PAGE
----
Plantar Fasciitis in the Dancer
Plantar Fasciitis is when the plantar fascia ligament becomes irritated and inflamed. Typically this results in pain on the bottom of the heel and/or foot arch where the plantar fascia ligament lies. This pain can be particularly noticed when first standing after getting out of bed or after a period rest sitting in a chair. After a few steps the pain decreases until the foot is rested again. In dancers, the Plantar Fasciitis pain may be noticed when the dancer stands after resting for even a few minutes. Walking a few steps may temporarily relieve the pain but it recurs frequently during the day.
The plantar fascia is a thick ligament-like structure that originates on the heel bone (calcaneus) and attaches within the ball of the foot and toes. It functions to support the intrinsic muscles within the arch of the foot and to stabilize the toes during walking, running and jumping. The plantar fascia is always under tension with walking and running but also during stance. During dance, the tension within the plantar fascia is increased as the muscles decelerate the foot when rolling down from demi-pointe and particularly when landing from a jump. The muscles contract and tighten with releve. Therefore, with repetitive releve and jumps in dance, the plantar fascia and the intrinsic foot muscles are placed under a lot of tension. To add to this, any tightness of the Achilles tendon will place additional stress to the plantar fascia ligament. Even in the most flexible dancer, the Achilles tendon will tighten with pointe work and releve. Tightness of the Achilles tendon and hamstring muscles are the reasons that the heel is more painful when first standing in the mornings or after rest. As the Achilles tendon and hamstrings tighten at rest during the night or with periods of rest, the plantar fascia also tightens. Small micro-tears can occur with the increased tension on a chronically tight plantar fascia leading to the irritation and inflammation.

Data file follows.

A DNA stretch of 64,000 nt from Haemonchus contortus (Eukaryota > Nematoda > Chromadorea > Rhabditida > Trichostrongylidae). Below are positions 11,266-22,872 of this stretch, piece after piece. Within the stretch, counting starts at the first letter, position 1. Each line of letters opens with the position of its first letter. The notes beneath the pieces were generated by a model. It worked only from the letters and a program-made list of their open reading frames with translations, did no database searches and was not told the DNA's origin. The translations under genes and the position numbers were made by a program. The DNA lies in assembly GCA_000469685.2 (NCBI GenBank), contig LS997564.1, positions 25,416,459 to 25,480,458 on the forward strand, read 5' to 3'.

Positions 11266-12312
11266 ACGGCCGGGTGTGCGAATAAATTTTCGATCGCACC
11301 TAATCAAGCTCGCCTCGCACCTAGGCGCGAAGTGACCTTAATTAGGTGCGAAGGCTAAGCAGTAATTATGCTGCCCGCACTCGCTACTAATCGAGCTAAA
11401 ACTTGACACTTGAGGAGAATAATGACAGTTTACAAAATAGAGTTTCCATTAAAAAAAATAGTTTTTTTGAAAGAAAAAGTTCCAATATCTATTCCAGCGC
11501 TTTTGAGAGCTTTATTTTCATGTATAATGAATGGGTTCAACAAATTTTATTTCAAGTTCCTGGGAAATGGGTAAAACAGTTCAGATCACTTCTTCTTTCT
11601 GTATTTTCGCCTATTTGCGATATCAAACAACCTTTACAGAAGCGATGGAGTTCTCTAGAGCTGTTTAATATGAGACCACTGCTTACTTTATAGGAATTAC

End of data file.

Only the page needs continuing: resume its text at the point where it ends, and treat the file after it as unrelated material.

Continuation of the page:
For more information, contact us at Olympic Foot and Ankle at 916.244.7630.